This essay discusses the possibility of a new reading of Charles Maturins Bertram; or, The Castle of St. Aldobrandon the basis of a hitherto ignored manuscript, ‘Epilogue’ to the drama found in the archives of publisher John Murray. The essay adds a new chapter to the tormented publishing history of this work and sheds light on the ambiguous and shifting moral and political interpretations given by both Maturin and his audience to one of the most famous Gothic dramas.
Melodrama, Mystery, and the Nightmare of History in Jessie Fauset‘s Plum Bun
This essay discusses how African-American novelist Jessie Fauset used the Gothic motif of a hidden history to critique the melodramatic happy ending of her best novel, one set in New York city in the 1920s. What undermines the ‘moral legibility’ of melodrama is the Gothic implications of an unsolved crime in the past, one that, ironically, continues to haunts the ‘New Negro’ of the Harlem Renaissance who claims to have reinvented him or herself in the modern city.
Zoographic Ambivalences in Mantegazza, Ouida, and Vernon Lee
In the framework of contemporary ecocritical theories, this comparative analysis of works by Paolo Mantegazza, Ouida, and Vernon Lee focuses on the conflictual relationship of proximity and differentiation at stake in the human-animal distinction in a post-Darwinian context dominated by the rise of experimental sciences. A discussion of vivisection and animal taming prompted by anthropocentric works as Fisiologia del dolore and Upilio Faimali in tension with proanimal essays by Ouida and Lee shows how the animal, caught between pure inert materiality and idealization, emerges as an intrinsic lack that the human fills with contending rational, utilitarian, moral, and affective motivations.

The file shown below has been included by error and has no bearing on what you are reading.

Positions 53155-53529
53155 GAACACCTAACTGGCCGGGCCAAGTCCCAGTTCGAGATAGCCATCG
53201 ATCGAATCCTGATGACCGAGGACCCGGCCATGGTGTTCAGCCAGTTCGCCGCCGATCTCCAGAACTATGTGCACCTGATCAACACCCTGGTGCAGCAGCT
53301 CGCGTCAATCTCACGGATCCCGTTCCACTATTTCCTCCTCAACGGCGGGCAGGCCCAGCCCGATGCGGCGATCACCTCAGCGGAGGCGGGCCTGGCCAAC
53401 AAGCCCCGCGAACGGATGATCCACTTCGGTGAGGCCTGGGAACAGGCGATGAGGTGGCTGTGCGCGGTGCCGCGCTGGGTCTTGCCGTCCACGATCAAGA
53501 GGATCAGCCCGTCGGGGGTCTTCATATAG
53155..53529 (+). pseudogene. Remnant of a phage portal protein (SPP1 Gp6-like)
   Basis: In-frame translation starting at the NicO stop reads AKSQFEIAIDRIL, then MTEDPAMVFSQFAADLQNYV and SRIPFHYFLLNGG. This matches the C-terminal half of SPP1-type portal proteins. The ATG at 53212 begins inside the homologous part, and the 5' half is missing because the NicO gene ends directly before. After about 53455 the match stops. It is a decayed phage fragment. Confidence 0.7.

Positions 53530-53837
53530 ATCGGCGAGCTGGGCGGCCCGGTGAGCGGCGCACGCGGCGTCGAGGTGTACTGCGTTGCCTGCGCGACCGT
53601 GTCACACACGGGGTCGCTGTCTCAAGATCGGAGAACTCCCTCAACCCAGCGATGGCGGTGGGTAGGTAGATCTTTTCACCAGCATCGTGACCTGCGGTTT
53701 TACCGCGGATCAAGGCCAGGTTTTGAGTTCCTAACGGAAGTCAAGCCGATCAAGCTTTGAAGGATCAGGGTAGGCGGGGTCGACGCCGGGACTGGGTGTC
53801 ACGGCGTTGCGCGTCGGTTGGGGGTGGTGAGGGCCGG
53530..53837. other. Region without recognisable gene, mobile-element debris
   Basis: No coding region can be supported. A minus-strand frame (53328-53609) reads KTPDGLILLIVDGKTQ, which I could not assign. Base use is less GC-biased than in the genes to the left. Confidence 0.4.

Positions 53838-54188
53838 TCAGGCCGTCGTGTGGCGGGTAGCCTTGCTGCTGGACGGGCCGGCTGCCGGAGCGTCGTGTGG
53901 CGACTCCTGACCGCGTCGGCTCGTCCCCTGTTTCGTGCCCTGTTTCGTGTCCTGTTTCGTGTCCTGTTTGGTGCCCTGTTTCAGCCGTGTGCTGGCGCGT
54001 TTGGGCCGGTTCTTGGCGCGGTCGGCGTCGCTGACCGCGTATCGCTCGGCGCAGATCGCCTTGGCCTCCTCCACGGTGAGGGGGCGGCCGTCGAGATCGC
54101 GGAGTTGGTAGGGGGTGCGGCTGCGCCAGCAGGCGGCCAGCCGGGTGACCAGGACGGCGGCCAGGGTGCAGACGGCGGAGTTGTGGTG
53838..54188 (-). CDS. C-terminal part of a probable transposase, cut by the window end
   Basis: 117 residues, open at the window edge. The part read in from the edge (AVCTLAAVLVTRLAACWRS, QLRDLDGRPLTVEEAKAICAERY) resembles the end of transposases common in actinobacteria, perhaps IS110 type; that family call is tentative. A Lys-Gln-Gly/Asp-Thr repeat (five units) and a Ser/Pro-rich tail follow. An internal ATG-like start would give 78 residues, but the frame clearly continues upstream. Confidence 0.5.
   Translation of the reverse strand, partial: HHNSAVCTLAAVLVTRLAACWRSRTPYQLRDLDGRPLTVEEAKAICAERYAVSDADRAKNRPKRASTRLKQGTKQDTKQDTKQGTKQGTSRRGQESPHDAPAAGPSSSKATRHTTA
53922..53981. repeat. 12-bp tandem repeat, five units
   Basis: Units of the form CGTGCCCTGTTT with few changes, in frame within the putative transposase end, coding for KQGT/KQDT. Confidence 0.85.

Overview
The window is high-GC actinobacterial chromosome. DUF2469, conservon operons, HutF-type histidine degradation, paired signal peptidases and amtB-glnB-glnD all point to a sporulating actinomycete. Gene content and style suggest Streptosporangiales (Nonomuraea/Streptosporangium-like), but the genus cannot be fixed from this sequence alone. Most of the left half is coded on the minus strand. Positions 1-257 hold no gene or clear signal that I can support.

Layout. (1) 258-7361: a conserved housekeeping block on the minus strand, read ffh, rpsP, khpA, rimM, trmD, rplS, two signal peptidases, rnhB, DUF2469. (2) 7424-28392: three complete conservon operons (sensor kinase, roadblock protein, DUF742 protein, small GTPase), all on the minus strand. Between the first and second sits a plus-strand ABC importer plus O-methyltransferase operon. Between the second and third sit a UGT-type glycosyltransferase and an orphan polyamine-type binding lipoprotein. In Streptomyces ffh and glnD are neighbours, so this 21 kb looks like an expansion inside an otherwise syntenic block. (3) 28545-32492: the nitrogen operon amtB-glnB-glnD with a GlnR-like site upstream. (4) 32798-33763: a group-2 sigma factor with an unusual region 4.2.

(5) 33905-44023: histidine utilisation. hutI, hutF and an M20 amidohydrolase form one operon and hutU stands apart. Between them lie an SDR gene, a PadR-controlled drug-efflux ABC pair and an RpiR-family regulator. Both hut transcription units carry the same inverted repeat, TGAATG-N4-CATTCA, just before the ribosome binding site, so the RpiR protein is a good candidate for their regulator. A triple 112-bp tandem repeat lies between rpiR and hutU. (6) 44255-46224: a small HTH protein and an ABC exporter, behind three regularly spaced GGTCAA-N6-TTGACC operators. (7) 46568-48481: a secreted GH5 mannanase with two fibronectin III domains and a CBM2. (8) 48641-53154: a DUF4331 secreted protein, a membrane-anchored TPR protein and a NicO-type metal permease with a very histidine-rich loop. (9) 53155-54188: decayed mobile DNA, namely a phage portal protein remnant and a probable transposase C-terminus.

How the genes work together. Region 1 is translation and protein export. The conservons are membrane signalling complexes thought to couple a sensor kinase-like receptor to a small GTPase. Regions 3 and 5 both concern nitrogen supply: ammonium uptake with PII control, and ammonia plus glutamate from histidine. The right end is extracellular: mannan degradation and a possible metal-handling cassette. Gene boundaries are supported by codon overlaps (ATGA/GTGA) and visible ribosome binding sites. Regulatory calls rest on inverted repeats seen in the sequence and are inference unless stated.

Mary Robinson‘s decision to publish in a notorious genre, the Gothic, drew further attention to her own sexual and moral notoriety. In Hubert de Sevrac, a Romance of the Eighteenth Century (1796) and Memoirs of the Late Mrs. Robinson (1801), she manipulates the publiccs taste for the type of Gothic fiction popularised by Ann Radcliffe and offers the sexually experienced heroine as a counter-ideal to Radcliffe‘s sexually naive characters. These works strategically revise conventional Gothic discourse in order to reassign the cultural significance of active female sexuality to fictional women, and, ultimately, to Robinson herself.
Elizabeth Gaskell used Gothic as a symbolic language to explore the dark side of Unitarian thought. She explores, in rationalist terms, evils origins, effects, and remedy, using Gothic tropes as metaphors for humanly created misery. Gaskell locates the roots of ‘evil’ in an unenlightened social order – in ‘The Crooked Branch’ erroneous parenting, and in ‘The Poor Clare’ wider social structures, both distorted by the ideology of privilege. ‘The Poor Clare’ also engages with the tension between moral determinism and personal responsibility, and defends a Unitarian salvation. This tale also demonstrates Gaskell‘s views on aspects of Roman Catholicism.
In the early gothic literature of the eighteenth century danger lurked in the darkness beneath the pointed arches of gothic buildings. During the nineteenth century, there was a progressive, although never complete, dislocation of gothic literary readings from gothic architecture. This article explores a phase in that development through discussion of a series of dark illustrations produced by Hablot Knight Browne to illustrate novels by Charles Dickens. These show the way in which the rounded arches of neo-classical architecture were depicted in the mid-nineteenth century as locales of oppression and obscurity. Such depictions acted, in an age of political and moral reform, to critique the values of the system of power and authority that such architecture represented.
Servant Negotiations of Gender and Class in Ann
Radcliffe‘s The Romance of the Forest